A Flo titanium footpeg is used on Jeremy’s bike. They are paired up with a Racetech Titanium mount. The holes again are plugged with silicone to keep the mud from packing in. The team has made a slight modification to the mount to give Jeremy some more comfort on the motorcycle. The team didn’t go into anymore specifics on what those changes were.

Jeremy Martin Yamaha YZ250F - exhaust

A complete FMF exhaust on the bike and tailored to the engine characteristics of the Twisted Development set up. You can see in the photo above that FMF adds this guard to the pro race bikes to add some durability to them. Riders squeeze extremely hard to the motorcycle and can dent the side of the pipe in. Off the start the pipe can get bumped so this guard adds some insurance for the riders and team.

Jeremy Martin Yamaha YZ250F - swing arm pivot

You can see on the swing arm pivot has a 52 additive 3D printed cover on it. This serves two purposes. 1) A cover to keep mud out of the area. 2)As a brake stop so the brake pedal doesn’t pull the guts out of the rear master cylinder if its shoved upwards in a crash. Jeremy is running an OEM brake pedal but the team actually extends the length for him. The tip is moved forward 10mm. Attached to that is the brake snake to prevent the pedal from getting pulled away from the bike or getting bent during a crash.

Jeremy Martin Yamaha YZ250F - clutches

A complete Hinson clutch system is used on the Club Mx Yamaha. He’s right in the middle for stiffness and engagement. If the team wanted to they could go the same day on a clutch without changing it. Jeremy isn’t too hard on his clutch like some of the other 250 riders might be.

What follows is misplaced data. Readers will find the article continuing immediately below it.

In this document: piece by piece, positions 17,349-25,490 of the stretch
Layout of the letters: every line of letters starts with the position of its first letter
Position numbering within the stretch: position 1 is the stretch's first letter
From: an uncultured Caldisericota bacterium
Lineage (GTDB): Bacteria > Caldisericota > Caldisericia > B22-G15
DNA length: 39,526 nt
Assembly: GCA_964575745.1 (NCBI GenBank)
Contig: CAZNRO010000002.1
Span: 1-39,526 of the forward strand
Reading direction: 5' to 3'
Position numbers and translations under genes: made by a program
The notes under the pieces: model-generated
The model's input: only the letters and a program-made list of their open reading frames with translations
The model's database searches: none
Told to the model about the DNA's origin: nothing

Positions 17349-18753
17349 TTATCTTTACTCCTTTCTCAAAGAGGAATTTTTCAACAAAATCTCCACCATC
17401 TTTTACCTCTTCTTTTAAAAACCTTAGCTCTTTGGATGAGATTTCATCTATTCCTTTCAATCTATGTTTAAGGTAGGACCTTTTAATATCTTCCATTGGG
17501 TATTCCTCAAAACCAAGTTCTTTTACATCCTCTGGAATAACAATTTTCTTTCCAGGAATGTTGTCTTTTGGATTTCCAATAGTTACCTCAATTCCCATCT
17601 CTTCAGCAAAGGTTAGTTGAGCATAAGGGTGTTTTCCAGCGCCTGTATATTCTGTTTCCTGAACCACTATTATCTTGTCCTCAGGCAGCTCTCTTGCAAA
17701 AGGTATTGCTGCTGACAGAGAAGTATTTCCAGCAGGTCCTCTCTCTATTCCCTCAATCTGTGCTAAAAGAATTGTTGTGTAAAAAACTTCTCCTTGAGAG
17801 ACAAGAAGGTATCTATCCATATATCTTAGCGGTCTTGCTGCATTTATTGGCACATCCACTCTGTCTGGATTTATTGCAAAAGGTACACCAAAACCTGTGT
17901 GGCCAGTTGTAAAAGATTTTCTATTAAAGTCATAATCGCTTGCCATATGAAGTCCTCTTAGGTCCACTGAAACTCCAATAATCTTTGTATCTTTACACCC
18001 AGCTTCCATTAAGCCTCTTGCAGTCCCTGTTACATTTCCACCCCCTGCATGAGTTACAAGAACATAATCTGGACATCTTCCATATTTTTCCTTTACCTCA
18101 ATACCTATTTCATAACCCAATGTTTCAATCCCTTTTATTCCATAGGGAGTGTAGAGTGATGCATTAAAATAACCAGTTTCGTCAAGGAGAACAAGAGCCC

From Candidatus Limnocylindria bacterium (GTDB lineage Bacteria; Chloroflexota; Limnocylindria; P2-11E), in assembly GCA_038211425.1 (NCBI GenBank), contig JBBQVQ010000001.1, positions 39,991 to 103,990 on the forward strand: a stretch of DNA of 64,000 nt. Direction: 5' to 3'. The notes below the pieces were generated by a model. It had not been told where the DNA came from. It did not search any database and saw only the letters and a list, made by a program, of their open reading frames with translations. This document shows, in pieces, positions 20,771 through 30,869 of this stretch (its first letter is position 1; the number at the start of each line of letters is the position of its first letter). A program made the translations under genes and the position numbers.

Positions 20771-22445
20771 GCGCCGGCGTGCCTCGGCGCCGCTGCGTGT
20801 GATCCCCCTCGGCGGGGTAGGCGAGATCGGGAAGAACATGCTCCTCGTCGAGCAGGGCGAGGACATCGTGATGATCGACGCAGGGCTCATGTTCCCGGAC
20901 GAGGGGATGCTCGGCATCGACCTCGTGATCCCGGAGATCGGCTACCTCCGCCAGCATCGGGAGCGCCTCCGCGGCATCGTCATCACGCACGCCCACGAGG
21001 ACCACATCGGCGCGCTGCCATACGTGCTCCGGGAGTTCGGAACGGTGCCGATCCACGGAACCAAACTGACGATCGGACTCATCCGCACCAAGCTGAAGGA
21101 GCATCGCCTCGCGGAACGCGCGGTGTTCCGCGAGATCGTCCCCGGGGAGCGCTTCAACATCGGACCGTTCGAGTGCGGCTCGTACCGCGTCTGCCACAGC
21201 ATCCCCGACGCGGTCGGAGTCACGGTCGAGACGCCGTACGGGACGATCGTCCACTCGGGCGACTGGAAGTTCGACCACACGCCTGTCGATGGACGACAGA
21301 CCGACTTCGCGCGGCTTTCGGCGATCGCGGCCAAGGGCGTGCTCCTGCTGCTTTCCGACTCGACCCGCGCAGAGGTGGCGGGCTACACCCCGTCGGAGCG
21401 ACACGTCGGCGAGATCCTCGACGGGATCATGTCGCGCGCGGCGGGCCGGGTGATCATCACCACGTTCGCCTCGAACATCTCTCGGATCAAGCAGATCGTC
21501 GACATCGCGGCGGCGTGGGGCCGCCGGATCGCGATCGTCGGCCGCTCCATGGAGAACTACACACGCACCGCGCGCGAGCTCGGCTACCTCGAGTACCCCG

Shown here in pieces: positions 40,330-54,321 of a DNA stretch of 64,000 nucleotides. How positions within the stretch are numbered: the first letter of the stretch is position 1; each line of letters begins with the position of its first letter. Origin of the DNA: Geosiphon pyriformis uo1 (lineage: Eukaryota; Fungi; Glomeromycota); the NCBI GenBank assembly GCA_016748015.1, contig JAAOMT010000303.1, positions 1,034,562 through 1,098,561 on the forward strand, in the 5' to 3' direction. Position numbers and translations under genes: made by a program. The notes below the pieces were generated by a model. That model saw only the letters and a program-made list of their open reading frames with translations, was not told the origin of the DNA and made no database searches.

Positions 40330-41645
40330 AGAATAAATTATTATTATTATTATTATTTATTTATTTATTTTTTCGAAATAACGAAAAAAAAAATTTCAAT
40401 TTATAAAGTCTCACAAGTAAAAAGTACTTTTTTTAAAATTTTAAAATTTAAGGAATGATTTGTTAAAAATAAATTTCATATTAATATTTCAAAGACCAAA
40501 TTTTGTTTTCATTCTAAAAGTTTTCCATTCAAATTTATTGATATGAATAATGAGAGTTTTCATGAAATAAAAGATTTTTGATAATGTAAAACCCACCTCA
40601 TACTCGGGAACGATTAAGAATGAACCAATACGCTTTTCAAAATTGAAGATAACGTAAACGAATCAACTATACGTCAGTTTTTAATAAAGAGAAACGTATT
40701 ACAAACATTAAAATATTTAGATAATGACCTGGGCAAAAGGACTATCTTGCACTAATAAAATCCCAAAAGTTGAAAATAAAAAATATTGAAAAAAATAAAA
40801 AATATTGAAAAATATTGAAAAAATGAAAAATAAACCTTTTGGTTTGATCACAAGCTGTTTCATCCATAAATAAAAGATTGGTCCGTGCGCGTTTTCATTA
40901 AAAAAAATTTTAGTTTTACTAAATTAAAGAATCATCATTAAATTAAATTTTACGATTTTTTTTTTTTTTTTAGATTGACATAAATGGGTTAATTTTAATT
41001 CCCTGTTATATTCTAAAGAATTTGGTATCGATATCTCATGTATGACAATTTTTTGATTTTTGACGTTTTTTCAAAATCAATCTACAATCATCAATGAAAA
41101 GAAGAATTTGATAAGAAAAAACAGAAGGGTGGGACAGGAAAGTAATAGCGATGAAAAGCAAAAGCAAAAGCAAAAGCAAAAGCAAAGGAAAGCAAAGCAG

Jeremy Martin Yamaha YZ250F - electric water pump

An extremely popular component on the 250 race bikes in the pits is the electric water pump. It is new to the team for 2023. Cameron explained that the team saw significant improvements on the dyno and on the track.

Jeremy Martin Yamaha YZ250F - radiator hoses

On the radiator hoses themselves you can see that the team is adding some extra protection from rocks & roost. These are hoses cut in half and used as a guard to make sure the coolant lines aren’t damaged on track. You can also see the P3 carbon skid plate to protect both sides of the motorcycle and the under carriage.

Jeremy Martin Yamaha YZ250F - radiator cap

The team uses a 1.8 radiator cap instead of the oem 1.1 that the bike comes with off the showroom floor. The team also places a pin in the top so the top can’t spin off during the race. Riders sometimes rest their legs on top of the shroud and can potentially spin the cap off. We have seen it happen before.

Jeremy Martin Yamaha YZ250F - radiator screens

The team is using screens to protect the radiators from sand packing up in them or rocks damaging them. With the addition of full sand sections into the tracks these have become normal to use in Supercross. We typically see this on the outdoors bikes all season long.

Jeremy Martin Yamaha YZ250F - holeshot device

TAMER makes this two stage holeshot device for the team. This is a 2 option button but Jeremy typically uses the bottom hole on the starts. Its at 175mm. That isn’t the deepest we’ve seen in the paddock but that is pretty darn low regardless.